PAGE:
It's nearly impossible to decide which view is best at the Chillicothe riverside home and gardens of Michael "Doc" Higgins and Lynette Schurtz. The scorecard includes virtually every turn of the head. During a recent evening, a seaplane did two touch-and-go landings on the river. Several boats trolling for Asian carp sailed by with harpoons at the ready, and a silent contingent of kayaks cut through the water.
It's nearly impossible to decide which view is best at the Chillicothe riverside home and gardens of Michael "Doc" Higgins and Lynette Schurtz. The scorecard includes virtually every turn of the head.
During a recent evening, a seaplane did two touch-and-go landings on the river. Several boats trolling for Asian carp sailed by with harpoons at the ready, and a silent contingent of kayaks cut through the water.
Competition for best view includes layered garden beds filled with perennials and hostas up to 4-feet in diameter, a sunken pond filled with koi and long vistas of verdant turf disappearing into distant woodlands.
For Higgins, a favorite spot used to be sitting and reading on the University of Illinois "Illini" bench that was on the Illinois River, connected to shore by a narrow dock. The bench disappeared once, likely breaking free and floating down river. It turned up at the front door weeks later, returned by an anonymous good Samaritan, perhaps one of the barge hands who wave and toot at Higgins as they sail past.
Schurtz likes the screened gazebo with sweeping views up and down the Illinois River. The view north to the Santa Fe bridge is framed by an old cottonwood tree hanging over the bank. The cottonwood was carefully pruned to provide a tunneled view upriver.
The gazebo has its resident symphony this time of year with a powerful chorus of Purple Martins that sweep over the water eating mosquitoes and insects, returning to Purple Martin houses mounted along shore.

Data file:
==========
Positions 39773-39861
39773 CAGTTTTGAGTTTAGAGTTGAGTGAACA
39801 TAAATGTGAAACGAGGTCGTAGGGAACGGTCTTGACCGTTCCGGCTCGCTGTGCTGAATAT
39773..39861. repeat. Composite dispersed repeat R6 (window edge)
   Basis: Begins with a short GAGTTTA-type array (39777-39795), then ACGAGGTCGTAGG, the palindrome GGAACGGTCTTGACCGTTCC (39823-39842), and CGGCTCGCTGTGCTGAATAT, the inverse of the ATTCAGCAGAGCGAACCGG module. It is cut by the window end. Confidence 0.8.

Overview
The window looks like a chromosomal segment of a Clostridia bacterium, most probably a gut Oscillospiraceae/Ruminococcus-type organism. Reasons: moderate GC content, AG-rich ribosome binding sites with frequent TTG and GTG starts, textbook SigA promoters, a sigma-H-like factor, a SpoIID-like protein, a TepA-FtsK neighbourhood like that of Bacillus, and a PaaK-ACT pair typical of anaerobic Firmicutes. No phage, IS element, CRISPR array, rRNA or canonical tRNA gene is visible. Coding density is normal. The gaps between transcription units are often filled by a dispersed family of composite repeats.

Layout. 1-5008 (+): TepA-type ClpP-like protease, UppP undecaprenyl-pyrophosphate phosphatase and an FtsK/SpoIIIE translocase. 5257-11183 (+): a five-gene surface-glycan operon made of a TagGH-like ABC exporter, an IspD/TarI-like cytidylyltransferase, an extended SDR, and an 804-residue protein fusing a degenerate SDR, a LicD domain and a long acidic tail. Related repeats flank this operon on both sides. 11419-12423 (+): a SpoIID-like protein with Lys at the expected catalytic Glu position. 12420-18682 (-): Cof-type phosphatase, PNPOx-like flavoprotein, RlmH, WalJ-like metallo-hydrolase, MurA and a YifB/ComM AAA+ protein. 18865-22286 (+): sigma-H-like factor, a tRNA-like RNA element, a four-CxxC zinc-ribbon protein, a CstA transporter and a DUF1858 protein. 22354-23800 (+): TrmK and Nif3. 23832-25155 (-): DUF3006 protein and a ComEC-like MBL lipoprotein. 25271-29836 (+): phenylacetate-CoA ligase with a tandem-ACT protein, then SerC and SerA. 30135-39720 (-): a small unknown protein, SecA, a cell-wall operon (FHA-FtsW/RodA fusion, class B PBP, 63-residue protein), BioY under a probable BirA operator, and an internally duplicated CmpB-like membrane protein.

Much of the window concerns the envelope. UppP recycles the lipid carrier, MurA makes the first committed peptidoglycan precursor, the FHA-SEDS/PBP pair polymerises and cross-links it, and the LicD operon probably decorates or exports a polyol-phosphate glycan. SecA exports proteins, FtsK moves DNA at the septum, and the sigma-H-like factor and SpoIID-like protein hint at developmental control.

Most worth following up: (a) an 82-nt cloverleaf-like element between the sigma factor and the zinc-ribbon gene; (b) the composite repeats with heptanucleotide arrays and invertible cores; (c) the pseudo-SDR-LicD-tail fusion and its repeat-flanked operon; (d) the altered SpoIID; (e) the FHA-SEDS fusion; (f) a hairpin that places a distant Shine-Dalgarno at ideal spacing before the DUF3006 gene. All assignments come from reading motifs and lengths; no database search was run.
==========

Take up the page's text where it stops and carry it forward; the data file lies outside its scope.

Schurtz also loves the profusion of lilies on the east edge of their home's front porch. She originally bought the varieties at Hornbaker Gardens in Princeton. The flowers range from purple to violet, orange and yellow. They have multiplied now to the point she is able to divide, transplant and give away lilies.
The perennial gardens have been planted only about 10 years but look included in the palette here with junipers, yews, boxwoods, spruce and pines. Shade-loving gardens of hostas, ferns, astilbes, coral bells and coleus are punctuated with pockets of color from impatiens, petunias and geraniums.
Schurtz has a fairy garden with statuary collected from France, Switzerland and across the United States. Some of the fairies are solar and glow as dusk settles on the property.
Even with its rich soil base, the couple supplements the gardens each spring by top dressing with an inch of mushroom compost. They use Preen as a pre-emergence weed killer.
A favorite spot for both Higgins and Schurtz is on the flagstone-patterned patio alongside a 20-by-30-foot sunken pond built by the Work Progress Administration. The couple stock the pond with koi, which spend the winter in horse troughs in the basement.
Working with a consultant, the couple learned to plant water lilies in small baskets filled with stones rather than soil. The lilies are cut back at the end of the season and also spend winter in horse troughs in the basement with the koi.
One year, a tragedy was heralded with the screaming of a mail carrier who yelled "Doc! Doc! There's a heron in the pond eating all your fish!"
Schurtz said, "It was terrible. The heron ate all our favorite koi."
The pond is surrounded by a garden border at ground level and another border at the surface level of the water. The result is a pond embraced by gardens, not plopped in the yard.
Most of the gardens are free form, with no straight lines, and surrounded by turf grass. Higgins rolls and aerates the lawn and uses a service to fertilize the grass. The grass is usually left taller as summer progresses in order to counter dry weather, which isn't a problem this year.
Grape ivy growing over the garage is usually pruned twice a year and fed Miracle Grow.
Schurtz uses an ice chopper to edge the gardens and provide a crisp demarcation between lawn and flower beds.
She often brings her morning coffee with her into the gardens and pulls weeds. A large hackberry tree on the property propagates profusely each year. Schurtz tries to pull the seedlings before they establish strong roots.
For a number of years, the couple has hired a student at Illinois Valley High School in Chillicothe to help with landscape maintenance. When one student graduates and goes off to college, he recommends a replacement.
Work on the gardens starts intensively in early April and then tapers off after July 4.
"We cut back on the work maybe 75 percent," Schurtz said from the gazebo one evening during this more leisurely time.
"We like to hear the calliope on the Spirit of Peoria. . . . Here in the gazebo is the coolest place in the evenings when it gets really hot. I like to hear the sound of water lapping on the barges as they slip past in the (river) channel. It's such a serene sound."
Clare Howard can be reached at (309) 686-3250 or firstname.lastname@example.org.